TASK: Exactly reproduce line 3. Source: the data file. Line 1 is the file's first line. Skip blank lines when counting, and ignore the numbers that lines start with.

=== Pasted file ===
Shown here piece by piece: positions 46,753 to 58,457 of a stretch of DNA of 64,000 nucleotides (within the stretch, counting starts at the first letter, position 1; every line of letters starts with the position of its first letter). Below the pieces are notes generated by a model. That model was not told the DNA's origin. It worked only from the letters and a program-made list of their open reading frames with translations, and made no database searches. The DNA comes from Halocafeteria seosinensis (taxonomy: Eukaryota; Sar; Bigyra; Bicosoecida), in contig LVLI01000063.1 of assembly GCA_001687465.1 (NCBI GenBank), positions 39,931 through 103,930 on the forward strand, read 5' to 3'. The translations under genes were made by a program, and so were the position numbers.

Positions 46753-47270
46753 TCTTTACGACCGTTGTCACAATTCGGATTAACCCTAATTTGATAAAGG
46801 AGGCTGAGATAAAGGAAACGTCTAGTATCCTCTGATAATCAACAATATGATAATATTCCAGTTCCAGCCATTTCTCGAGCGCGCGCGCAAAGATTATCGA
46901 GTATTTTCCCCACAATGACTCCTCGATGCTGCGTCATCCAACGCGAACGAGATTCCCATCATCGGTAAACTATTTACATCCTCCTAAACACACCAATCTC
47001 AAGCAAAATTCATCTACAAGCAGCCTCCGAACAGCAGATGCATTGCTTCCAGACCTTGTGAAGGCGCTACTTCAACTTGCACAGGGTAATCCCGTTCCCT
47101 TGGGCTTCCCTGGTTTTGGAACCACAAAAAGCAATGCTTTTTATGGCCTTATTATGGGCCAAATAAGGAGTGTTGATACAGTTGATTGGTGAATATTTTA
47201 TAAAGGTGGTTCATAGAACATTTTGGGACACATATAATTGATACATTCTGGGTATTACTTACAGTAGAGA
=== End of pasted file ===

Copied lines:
46753 TCTTTACGACCGTTGTCACAATTCGGATTAACCCTAATTTGATAAAGG